So why did I keep it so long if I didn’t love it that much?
There was part of me that was convinced that a Nitrous Blue, first-year Focus RS might become a Bring a Trailer cash cow someday—and honestly, I still think that. But ultimately I realized that my Focus RS would not be the car that a BaT buyer would want. It had 47XXX miles, it had a small crack in the front bumper from when a fellow soccer dad backed into me in the school parking lot, it had a cracked rear taillight from when I bumped into it carrying a Rubbermaid container, road rash on one of the rims…safe to say that it was not Concours quality.
There was another part of me that really felt that I should love it more than I did. I mean, it was God’s Own Hatchback, right? So why not keep it? Never mind that it was largely imperfect for my life.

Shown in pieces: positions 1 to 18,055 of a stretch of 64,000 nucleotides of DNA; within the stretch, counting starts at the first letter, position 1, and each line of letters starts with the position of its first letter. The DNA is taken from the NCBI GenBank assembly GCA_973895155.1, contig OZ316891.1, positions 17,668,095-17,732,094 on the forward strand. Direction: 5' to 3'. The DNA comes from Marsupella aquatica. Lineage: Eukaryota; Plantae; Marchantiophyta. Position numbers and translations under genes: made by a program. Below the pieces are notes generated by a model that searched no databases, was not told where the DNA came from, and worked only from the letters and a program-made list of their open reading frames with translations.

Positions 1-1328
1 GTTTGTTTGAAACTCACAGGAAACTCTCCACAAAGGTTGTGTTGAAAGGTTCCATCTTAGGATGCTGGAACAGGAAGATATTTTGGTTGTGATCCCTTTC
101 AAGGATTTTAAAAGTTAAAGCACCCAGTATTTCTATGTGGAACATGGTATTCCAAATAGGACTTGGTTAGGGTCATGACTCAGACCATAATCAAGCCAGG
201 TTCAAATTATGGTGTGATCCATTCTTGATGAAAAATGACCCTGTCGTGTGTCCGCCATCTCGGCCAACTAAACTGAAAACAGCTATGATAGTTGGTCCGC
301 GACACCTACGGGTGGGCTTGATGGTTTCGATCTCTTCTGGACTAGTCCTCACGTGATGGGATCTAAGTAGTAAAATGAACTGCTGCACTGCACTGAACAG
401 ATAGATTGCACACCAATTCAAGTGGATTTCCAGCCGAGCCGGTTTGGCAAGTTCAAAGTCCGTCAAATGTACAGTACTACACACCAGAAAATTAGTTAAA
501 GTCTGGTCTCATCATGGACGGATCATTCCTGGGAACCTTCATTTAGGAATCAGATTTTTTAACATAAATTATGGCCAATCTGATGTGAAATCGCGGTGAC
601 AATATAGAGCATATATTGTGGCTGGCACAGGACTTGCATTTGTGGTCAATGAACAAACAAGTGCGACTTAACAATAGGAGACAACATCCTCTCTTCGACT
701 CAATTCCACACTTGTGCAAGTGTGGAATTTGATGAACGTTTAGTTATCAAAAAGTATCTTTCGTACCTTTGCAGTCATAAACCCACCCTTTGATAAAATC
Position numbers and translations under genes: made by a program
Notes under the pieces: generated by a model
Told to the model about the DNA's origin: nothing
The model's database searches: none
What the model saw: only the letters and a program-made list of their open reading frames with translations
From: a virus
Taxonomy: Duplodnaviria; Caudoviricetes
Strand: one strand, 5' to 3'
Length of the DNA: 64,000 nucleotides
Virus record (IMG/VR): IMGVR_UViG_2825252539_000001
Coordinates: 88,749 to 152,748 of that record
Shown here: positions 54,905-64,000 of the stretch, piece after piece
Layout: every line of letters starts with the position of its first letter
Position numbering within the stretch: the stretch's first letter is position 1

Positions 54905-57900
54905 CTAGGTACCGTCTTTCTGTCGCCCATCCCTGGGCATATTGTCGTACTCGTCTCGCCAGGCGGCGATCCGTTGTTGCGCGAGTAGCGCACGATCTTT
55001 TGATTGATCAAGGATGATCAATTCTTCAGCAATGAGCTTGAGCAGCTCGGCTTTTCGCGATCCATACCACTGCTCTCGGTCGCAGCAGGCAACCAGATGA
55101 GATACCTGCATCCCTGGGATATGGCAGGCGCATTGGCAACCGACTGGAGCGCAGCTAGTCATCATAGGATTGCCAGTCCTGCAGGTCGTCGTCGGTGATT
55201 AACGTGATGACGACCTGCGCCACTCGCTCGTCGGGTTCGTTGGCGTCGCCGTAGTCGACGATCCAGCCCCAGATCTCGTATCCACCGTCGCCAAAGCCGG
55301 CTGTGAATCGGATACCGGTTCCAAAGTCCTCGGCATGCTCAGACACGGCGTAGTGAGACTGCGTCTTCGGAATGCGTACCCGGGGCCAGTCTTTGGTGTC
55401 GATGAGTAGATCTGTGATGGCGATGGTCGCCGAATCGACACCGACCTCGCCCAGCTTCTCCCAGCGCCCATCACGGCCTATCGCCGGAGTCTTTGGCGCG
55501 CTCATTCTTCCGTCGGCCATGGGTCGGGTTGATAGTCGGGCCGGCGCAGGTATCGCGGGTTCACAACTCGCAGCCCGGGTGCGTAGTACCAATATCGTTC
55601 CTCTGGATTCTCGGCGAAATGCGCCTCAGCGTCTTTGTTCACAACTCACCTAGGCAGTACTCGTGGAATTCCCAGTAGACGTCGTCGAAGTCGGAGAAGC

Plus, my son loved it. His friends still took pictures of it on their phones and asked for spirited rides in the back seat. Dad had a “racecar.” Do I hate disappointing my son? Does Maxine Waters like riots?
Lastly, I was unemployed for much of 2020, just like the rest of the world, and felt the best course of action was to keep my head down and keep on making payments.
Now, the good news is that I appear to be somewhat alone in my general dislike of the Focus RS, because Vroom gave me a metric ton of money for it, despite its flaws (and because of the current lack of inventory on car lots, which we’ll discuss later this week). So I was able to dispose of it relatively easily (we’ll also discuss the Vroom process this week) and for about 75% of what I paid for it 54 months ago.
So if you’d like to take your own shot at FoRS ownership, feel free to look mine up on Vroom and have it delivered to your driveway. Just don’t say I didn’t warn you.